Famine looms in South Upi uplands as El Nino worsens

SOUTH UPI, Maguindanao (MindaNews/02 February) – Teduray farmers in remote villages here expressed fears they may experience starvation if the drought that has plagued their communities here continues for another month.

The drought had taken its toll on these indigenous peoples who rely on agriculture for food and income.

Their surroundings had turned brown and arid as it had not rained the past two months.


A hungry boy in South Upi, Maguindanao salvages what is left on the coconut shell after the meat was grated. His family has been suffering from the effects of El Nino, his father unable to harvest from the farms that have dried up. MindaNews photo by Ferdinandh Cabrera

Tribal leaders said the villages have suffered food shortage.

A mother of a 19-year-old Teduday woman in Barangay Kuya, said her daughter became depressed thinking about their situation.

She said she had to tie her daughter to a pole at a neighbor’s house after she allegedly set on fire three houses, including theirs.

“She has not taken meals due to lack of it and one day last week, maybe out of frustration, set on fire our neighbor’s house,” the mother recounted sobbing.

Carmelita Mabologon, a village tribal official, said the woman would become difficult to restrain whenever she went hungry.

“Sometimes neighbors gave her food but when we could not offer anything, she would become uncontrollable,” she said.

As Mabologon was telling the story, a 2-year-old brother of the 19-year old woman was seen crawling inside the bamboo made hut eating leftover coconut. He ate fast as if afraid that someone would take it from him.

“It’s 1pm yet we have eaten a day’s best meal. My husband is still looking for vegetables near the river that we will match with the coco milk and few tamban dried fish,” his mother said.

In a nearby hut where her family stayed after her home was razed, her other children were preparing yellow corn instead of rice.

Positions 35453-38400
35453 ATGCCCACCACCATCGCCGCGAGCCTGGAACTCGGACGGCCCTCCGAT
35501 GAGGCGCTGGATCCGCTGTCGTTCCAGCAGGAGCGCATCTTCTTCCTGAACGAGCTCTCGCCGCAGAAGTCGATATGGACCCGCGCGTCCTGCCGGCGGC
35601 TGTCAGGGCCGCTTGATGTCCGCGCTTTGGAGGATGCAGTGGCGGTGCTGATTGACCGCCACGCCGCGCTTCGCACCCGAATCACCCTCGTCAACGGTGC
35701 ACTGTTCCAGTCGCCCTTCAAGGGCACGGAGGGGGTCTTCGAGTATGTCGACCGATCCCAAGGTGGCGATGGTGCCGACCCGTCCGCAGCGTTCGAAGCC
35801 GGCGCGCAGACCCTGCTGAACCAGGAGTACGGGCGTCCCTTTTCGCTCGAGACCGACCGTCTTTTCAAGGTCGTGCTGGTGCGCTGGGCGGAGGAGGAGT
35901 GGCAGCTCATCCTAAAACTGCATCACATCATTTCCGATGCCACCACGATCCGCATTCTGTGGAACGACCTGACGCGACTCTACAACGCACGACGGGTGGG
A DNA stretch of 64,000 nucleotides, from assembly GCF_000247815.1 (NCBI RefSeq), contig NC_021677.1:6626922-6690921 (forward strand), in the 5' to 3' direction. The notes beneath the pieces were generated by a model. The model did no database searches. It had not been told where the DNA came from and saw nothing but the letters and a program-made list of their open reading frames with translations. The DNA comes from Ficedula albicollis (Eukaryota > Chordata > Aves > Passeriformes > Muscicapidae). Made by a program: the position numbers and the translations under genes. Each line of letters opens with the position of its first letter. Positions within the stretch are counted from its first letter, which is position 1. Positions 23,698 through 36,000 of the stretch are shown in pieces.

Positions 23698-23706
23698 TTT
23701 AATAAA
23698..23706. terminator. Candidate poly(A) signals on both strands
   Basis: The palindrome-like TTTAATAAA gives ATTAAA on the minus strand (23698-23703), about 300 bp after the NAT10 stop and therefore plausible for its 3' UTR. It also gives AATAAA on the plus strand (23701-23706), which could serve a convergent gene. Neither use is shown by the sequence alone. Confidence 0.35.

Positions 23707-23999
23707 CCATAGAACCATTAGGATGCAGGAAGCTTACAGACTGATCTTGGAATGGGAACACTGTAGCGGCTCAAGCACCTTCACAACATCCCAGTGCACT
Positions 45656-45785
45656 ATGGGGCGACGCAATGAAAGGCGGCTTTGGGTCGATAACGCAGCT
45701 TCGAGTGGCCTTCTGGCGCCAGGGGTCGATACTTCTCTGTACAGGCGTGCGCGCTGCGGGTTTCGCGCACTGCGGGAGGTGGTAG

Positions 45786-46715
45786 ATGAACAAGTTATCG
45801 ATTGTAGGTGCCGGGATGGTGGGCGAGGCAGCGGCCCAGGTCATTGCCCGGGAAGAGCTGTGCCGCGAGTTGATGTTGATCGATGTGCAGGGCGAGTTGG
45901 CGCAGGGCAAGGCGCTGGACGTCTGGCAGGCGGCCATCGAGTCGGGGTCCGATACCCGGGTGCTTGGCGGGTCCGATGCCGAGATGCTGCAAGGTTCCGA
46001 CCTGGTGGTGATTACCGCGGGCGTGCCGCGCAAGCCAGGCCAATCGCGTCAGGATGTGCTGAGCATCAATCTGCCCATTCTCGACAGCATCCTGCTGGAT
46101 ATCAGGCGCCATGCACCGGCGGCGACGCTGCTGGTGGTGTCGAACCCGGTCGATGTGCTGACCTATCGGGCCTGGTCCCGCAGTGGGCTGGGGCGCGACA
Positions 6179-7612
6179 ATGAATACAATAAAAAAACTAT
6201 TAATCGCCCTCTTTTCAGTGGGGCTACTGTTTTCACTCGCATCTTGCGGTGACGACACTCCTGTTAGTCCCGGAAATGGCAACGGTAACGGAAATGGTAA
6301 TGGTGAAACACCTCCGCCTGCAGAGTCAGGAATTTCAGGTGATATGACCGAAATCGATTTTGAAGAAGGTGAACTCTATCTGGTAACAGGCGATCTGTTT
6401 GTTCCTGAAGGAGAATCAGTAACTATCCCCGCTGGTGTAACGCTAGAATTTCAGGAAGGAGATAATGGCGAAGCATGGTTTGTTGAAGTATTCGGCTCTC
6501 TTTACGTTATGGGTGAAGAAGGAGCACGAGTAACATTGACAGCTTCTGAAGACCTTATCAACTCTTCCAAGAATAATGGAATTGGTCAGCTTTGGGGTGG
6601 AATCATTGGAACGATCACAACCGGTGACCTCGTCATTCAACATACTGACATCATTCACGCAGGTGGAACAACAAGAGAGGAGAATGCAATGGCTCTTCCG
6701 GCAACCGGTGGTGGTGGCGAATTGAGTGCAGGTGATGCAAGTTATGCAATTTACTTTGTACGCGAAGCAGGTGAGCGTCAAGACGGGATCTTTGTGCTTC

“Yellow corn variety is for chicken, sometimes additives for animal feeds. Now we eat it in lieu of rice,” the mother said in the vernacular.

In what used to be a communal water source nearby, the villagers pointed to an open well that had dried up.

A creek nearby has turned into open field of stones without water.

The mother of the 19-year old woman said she and her village mates have shifted to drought-resistant crops. At the same time, they were searching for “kayos” (wild yam) as alternate food, although she admitted it was poisonous.

Around the village, almost nothing could be harvested from the corn and palay fields.

“Failure,” rice farmer Joven Padilla declared.

“Failure” is the term used by farmers if the amount of harvest is way below the amount of inputs.

An hectare of rice field produces 90 to 100 sacks but with the current situation, it would be good enough if they could get 10 sacks of palay, Padilla said.

“We have not tasted rain the past two months, I don’t think anything can be salvaged here,” he said.

Most worrisome, according to a woman farmer who asked not to be named, is how they could pay the input costs.

“We have loaned the fertilizer and seedlings, how can we pay back?” she said in Filipino.

Conchita Quinlat, Teduray-Lambangian civil society representative, said that like in any other community here water is scarce.

She described the situation as a famine in the making.

In a gathering of tribal leaders, Datu Jovito Martin suggested to ask the national government to give assistance to mitigate the suffering of the residents.

The humanitarian arm of the Autonomous Region in Muslim Mindanao (ARMM-HEART) has called for an emergency meeting for a relief and food assistance mission to South Upi. (Ferdinandh Cabrera/MindaNews).